Archive for the ‘IT and Web’ Category

The first sites with the new .XXX web domain name, denoting pornography, are now being allocated to companies.

Dot Triple-X, was approved by the international Internet Corporation for Assigned Names and Numbers (Icann), which administers millions of internet addresses. It had been pending since 2003 and was resisted by the Bush government but progressed without opposition from the Obama administration.

Use of the domain name is voluntary and is designed to shut out child porn and incorporate heightened security barriers, making it harder for children to stumble on sexual content online.

Around 1,500 .xxx domains have already been allocated to 35 porn companies, and many could go live ahead of the official general launch on 6 December. A preregistration period found nearly 900,000 “expressions of interest” for 650,000 names.

But there are many names that will not be allowed.

ICM Registry, the firm managing the new domain, has reserved 15,000 Dot Triple-X domain names on the request of international governments and child protection agencies.

These include commonly used underage sex terms and the names of cities and well-known politicians, such as the US president, the British prime minister and former prime ministers.

But Stuart Lawley, the chief executive of ICM Registry, could not say whether all British prime ministers would have their names permanently reserved on the register. Nor was he able to confirm which celebrities were covered by the ban, or what the criteria for their inclusion was. But he said there would be a rapid take-down process for anyone targeted by .xxx cybersquatters.

Lawley said: “The reason we banned the celebrities’ names was because it’s very difficult for them to trademark their names. We didn’t want to have the embarrassment of AngelinaJolie.xxx coming up at the launch of the new domain.”

The idea of prime ministers and porn going together may not be an obvious one. But one thing about this juxtaposition is quite disturbing. You see, Lawley confirmed that there will not be a .XXX site named after Margaret Thatcher.

Now who would possibly want to visit a Thatcher porn site? There are some bizarre, disgusting and downright obscene sites on the web, but that’s just taking things way too far.

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Search engine giant Google has moved heavily into the hardware market by buying mobile phone maker Motorola Mobility for $12.5bn – around £7.7bn. A joint statement said the boards of both companies had unanimously approved the deal, which should be completed by the end of this year, or early in 2012, subject to regulatory approval..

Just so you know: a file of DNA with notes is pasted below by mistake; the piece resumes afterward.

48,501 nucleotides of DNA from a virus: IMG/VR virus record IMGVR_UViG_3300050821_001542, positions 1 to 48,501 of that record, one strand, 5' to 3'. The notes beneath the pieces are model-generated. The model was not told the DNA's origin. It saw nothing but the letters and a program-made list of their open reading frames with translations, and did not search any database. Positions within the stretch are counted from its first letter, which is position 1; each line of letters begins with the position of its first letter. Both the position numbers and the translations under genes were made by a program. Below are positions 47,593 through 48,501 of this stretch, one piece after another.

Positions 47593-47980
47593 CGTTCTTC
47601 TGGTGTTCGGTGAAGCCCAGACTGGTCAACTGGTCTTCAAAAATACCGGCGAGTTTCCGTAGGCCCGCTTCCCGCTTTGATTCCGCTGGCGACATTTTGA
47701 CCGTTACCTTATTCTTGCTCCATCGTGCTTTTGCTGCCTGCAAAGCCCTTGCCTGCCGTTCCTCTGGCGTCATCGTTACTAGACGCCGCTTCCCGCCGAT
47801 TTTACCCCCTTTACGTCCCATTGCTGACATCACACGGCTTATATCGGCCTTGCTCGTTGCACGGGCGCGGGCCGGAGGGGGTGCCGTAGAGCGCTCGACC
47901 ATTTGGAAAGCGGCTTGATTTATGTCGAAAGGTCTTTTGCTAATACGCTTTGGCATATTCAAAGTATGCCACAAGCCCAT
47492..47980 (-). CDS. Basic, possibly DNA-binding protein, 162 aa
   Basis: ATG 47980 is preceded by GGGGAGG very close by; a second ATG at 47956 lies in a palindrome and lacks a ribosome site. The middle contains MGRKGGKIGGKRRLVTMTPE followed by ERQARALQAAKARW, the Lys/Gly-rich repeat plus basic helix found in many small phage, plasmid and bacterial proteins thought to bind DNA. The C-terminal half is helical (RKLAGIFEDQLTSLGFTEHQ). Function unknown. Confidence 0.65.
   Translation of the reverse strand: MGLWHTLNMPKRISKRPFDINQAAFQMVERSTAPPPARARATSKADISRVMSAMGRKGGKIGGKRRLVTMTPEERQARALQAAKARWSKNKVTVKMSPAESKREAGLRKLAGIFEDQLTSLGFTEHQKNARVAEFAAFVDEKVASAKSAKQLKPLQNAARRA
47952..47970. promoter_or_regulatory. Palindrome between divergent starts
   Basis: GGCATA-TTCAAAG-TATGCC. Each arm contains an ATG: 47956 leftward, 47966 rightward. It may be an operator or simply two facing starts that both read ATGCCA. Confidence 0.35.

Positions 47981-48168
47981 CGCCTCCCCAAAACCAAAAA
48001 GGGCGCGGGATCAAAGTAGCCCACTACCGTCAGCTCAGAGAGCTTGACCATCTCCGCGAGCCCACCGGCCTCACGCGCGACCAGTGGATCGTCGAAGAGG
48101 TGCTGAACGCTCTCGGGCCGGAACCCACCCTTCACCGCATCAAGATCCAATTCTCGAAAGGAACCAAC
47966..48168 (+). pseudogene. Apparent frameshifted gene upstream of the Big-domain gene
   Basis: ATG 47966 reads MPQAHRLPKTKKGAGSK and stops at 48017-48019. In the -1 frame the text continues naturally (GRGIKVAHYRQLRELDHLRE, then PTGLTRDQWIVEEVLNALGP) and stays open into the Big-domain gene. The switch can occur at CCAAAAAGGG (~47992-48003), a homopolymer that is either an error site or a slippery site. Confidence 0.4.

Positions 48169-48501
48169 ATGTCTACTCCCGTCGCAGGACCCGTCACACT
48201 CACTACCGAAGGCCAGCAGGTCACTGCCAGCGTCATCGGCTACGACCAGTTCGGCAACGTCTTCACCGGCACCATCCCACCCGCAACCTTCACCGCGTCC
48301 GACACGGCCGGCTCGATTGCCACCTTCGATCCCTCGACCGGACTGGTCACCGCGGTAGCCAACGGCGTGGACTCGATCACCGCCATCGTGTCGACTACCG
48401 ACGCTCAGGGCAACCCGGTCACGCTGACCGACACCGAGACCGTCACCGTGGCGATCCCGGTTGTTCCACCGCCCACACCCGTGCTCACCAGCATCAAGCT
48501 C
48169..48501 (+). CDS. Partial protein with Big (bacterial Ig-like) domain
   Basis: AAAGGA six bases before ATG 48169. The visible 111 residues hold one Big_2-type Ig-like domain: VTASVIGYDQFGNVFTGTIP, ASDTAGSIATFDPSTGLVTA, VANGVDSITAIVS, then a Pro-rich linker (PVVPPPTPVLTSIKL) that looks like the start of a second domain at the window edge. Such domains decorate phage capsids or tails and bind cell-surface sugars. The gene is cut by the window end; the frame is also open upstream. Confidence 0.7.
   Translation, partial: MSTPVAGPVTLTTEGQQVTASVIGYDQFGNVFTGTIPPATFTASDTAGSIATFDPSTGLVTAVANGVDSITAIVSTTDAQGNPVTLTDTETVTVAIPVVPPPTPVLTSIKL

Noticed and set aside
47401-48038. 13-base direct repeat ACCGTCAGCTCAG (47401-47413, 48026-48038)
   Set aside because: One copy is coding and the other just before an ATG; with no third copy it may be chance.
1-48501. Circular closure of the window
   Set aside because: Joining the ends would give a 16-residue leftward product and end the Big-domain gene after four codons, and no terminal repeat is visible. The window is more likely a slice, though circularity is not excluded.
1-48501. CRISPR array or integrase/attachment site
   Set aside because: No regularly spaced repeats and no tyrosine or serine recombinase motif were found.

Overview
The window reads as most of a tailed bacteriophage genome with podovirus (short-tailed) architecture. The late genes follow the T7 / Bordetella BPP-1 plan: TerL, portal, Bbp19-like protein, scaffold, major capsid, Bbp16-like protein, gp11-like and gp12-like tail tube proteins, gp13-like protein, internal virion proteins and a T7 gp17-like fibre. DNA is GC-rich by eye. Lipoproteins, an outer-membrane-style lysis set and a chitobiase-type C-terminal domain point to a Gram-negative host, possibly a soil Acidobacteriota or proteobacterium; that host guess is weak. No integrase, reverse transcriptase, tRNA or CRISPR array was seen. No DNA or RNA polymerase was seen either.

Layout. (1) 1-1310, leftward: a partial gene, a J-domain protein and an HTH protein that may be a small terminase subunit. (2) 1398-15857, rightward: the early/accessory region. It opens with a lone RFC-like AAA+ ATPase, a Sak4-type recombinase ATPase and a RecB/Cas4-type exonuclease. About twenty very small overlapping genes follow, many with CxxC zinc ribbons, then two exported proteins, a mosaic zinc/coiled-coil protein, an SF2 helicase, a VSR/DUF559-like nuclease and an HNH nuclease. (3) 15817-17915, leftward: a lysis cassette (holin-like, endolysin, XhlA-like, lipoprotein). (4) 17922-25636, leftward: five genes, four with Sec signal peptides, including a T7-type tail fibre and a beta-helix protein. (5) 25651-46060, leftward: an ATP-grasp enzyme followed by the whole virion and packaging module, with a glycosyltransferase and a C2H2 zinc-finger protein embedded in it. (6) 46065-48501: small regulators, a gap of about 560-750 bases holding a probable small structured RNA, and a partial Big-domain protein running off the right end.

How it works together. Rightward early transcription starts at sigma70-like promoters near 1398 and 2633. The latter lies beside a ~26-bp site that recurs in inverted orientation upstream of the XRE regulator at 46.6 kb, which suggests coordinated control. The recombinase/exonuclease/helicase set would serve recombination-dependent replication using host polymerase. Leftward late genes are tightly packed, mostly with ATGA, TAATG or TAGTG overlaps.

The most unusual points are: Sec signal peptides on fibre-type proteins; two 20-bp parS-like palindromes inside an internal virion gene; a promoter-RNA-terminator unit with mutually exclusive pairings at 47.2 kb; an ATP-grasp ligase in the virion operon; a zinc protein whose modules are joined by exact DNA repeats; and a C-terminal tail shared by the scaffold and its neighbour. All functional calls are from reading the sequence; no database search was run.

The move means that Google will follow Apple’s model by controlling the software, hardware and content on its devices. Microsoft also moved towards a similar solution earlier in the year. While it did not go as far as buying Nokia, it struck a deal that would make Windows Phone the sole smartphone platform on its handsets.

Google is effectively betting that the future lies in mobile computing devices rather than desktop PCs. And as smartphones are now effectively small computers that can also make phone calls, it seems a good call.

But where will the deal leave other manufacturers, such as Samsung and HTC, who use Google’s Android system on their phones? They will fear that Motorola will have a clear advantage and may get first access to new features or software releases.

Industry analyst Stuart Miles cautioned that if Motorola was seen to get too much preferential treatment – such as early access to new versions of Android, it might alienate the broader community of hardware manufacturers. But would that bother Google?

Larry Page, Google chief executive, said: “Motorola Mobility’s total commitment to Android has created a natural fit for our two companies. Together, we will create amazing user experiences that supercharge the entire Android ecosystem for the benefit of consumers, partners and developers. I look forward to welcoming Motorolans to our family of Googlers.”

The Android ecosystem? Don’t you just love techno-speak?